MoneySavingExpert founder Martin Lewis has kicked off High Court proceedings seeking to sue Facebook for defamation.
Lewis (pictured) claims he suffered damage to his reputation after at least 50 fake advertisements bearing his name appeared on the social media site, according to reports.
Several of the adverts use Lewis’ face and endorsements purporting to be from him, which he says he did not make, and links to sites carrying false information.
Lewis will file papers with the High Court today to start the process of a defamation case against Facebook. Lewis has said he will donate any financial redress he receives in way of the damages he is seeking to charities.
Lewis said the adverts from the likes of Bitcoin Code or Cloud Trader had targeted vulnerable people and were fronts for binary trading firms outside the EU.
According to the Guardian, Lewis said a woman had spent £100,000 investing in a binary trading scheme that had his name on it – though she recovered her money, because she had paid by card.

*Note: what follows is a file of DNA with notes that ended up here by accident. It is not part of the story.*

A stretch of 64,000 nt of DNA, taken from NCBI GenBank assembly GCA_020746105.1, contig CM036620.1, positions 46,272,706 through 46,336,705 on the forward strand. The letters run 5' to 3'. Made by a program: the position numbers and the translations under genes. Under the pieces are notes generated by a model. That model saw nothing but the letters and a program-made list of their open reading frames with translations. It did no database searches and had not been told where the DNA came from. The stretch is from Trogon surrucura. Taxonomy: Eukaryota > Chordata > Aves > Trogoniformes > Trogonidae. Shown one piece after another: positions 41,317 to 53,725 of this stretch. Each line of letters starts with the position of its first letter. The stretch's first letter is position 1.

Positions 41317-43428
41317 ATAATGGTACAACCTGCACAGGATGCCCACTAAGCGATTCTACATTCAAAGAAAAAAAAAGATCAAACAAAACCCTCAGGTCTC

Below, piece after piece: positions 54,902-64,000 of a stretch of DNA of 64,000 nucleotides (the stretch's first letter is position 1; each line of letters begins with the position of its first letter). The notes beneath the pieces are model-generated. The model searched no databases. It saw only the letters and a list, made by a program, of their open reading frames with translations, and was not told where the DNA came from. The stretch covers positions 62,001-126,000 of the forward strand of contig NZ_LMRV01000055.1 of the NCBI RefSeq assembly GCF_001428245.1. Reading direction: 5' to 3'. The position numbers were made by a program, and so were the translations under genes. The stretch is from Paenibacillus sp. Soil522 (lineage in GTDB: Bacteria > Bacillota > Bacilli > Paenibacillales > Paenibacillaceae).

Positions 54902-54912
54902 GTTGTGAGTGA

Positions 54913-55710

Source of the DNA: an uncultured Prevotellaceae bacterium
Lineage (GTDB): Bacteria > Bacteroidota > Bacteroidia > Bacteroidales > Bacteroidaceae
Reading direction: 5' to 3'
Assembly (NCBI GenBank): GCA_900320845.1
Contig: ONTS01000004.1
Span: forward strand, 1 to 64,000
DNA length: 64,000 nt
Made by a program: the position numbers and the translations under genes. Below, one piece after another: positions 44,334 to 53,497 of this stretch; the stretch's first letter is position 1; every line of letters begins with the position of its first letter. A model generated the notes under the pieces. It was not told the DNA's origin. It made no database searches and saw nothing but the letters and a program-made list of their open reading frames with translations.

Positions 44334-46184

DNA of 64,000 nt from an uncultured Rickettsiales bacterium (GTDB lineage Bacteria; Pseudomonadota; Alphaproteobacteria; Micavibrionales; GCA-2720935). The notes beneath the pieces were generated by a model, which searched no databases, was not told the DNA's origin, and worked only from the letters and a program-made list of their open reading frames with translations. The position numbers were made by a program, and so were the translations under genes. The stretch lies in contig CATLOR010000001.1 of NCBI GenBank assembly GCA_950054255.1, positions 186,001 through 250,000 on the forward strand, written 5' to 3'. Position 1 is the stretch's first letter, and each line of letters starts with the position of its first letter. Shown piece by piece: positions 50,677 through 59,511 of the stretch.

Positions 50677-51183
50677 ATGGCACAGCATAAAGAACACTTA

Lewis said: ‘I get about five messages a day from people saying, “I’ve just seen your Bitcoin ad and wanted to check it.” If that is the number who get through to me, how many more must be just taken in?’
He said that despite his complaints, Facebook failed to block the adverts.
‘What is particularly pernicious about Facebook is that it says the onus is on me, so I have spent time and effort and stress repeatedly to have them taken down.
‘It is facilitating scams on a constant basis in a morally repugnant way. If [Facebook chief executive] Mark Zuckerburg wants to be the champion of moral causes, then he needs to stop its company doing this.’
Facebook said: ‘We do not allow adverts which are misleading or false on Facebook and have explained to Martin Lewis that he should report any adverts that infringe his rights and they will be removed.
‘We are in direct contact with his team, offering to help and promptly investigating their requests, and only last week confirmed that several adverts and accounts that violated our advertising policies had been taken down.’